Eight members of the parish were among the 27 victims in the December shooting.
During the weekend’s six Masses at St. Rose of Lima, the large church was standing room only. People choked back tears and broke down in emotional embraces. Young fathers carried their children, and elderly parishioners sat, quietly reflecting. “This is the place you are supposed to be. This is the place where you will find God,” said Father Ortigas in his homily.
Newtown, CT (ALETEIA) – The contrast could hardly be starker. With the rose vestments of Gaudete Sunday and the pink candle of the third Sunday of Advent, it was supposed to be a joyful reminder of the hope of Advent. But it may be difficult for parishioners of St. Rose of Lima parish in Newtown, Conn., to be hopeful right now.
Eight members of the parish were among the 27 victims of Friday’s shooting rampage in a public school here. A 20-year-old gunman allegedly killed his mother in their home in this bucolic New England town, then drove to the Sandy Hook Elementary School and killed 20 first-graders, six teachers and administrators and then turned the gun on himself.
During the weekend’s six Masses at St. Rose of Lima, the large church was standing room only. People choked back tears and broke down in emotional embraces. Young fathers carried their children, and elderly parishioners sat, quietly reflecting.
Outside, under cloudy skies and a light drizzle, people hugged one another as they emerged from Mass and placed flowers, candles and teddy bears at makeshift shrines, especially around a statue of the Blessed Mother.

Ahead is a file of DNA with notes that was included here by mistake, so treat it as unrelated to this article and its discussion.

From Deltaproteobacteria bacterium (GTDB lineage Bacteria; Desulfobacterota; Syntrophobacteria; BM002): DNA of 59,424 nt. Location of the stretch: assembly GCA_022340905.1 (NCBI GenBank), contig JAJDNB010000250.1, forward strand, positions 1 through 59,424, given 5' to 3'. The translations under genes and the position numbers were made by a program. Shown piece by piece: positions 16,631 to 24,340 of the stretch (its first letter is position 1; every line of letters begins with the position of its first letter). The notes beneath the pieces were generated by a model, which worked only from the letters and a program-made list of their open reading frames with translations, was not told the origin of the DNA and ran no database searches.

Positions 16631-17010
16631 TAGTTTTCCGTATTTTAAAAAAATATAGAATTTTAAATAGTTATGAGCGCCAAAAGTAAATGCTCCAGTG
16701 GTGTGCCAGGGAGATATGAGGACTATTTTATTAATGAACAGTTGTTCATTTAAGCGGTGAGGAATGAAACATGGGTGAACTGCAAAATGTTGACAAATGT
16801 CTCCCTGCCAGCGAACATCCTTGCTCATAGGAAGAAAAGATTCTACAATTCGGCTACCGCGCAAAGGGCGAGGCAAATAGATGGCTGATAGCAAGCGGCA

Nevertheless, Father Ignacio Ortigas, assistant pastor, told Aleteia.org that the parish has been overwhelmed by “the love people are showing.”
“People are turning to God, to our faith and to family,” he said. “That’s the only way we can deal with it. There’s no human consolation, really. Being with the parents, I wasn’t able really to say anything. You just give them a hug.”
He recounted that he was just about to finish a parish school Mass on Friday morning when Msgr. Robert Weiss, the pastor, came in to announce that all schools in Newtown were on lockdown. The principal of St. Rose School kept the children in the church, while other adults in the parish kept watch at the locked doors. “No one could go anywhere,” Father Ortigas said. The students were moved to the parish school, but in all, they were kept in “lockdown” for about three hours.
Eventually, as the grim news emerged, Father Ortigas and the other priests of the parish went to the scene of the tragedy to offer assistance as parents arrived to find out about the fate of their children.
“We were there most of the day,” he said.
Father Ortigas said in a homily at the mid-morning Mass that his heart was broken by the tragic event of Dec. 14. “But there is someone who can heal that heart,” Father Ortigas said.
“In that pain, you turn here,” he told Mass-goers. “This is the place you are supposed to be. This is the place where you will find God.”
He also invited members of the 11,000-person parish to pray the Rosary during this difficult time. “Our blessed Mother reminds us again and again, if you want peace in the world, if you want peace in your lives, pray the Rosary,” he said.
Msgr. Weiss spoke at the end of Mass, suggesting that those grieving can heal by “holding onto the virtues and promises given to us by Christ.”
He said the world is a “little bit darker because these 20 children were taken from us.”
“Someone asked us if we should turn off all the lights at Christmastime, and I said ‘absolutely not.’ These children were so excited that Christmas was coming, and even if we did, there would be 20 brighter lights in heaven right now, we wouldn’t need Christmas lights at all,” said the pastor, who has been meeting with victims’ families. “So they’ve added to that one star of Bethlehem, and hopefully we can follow….20 new saints.”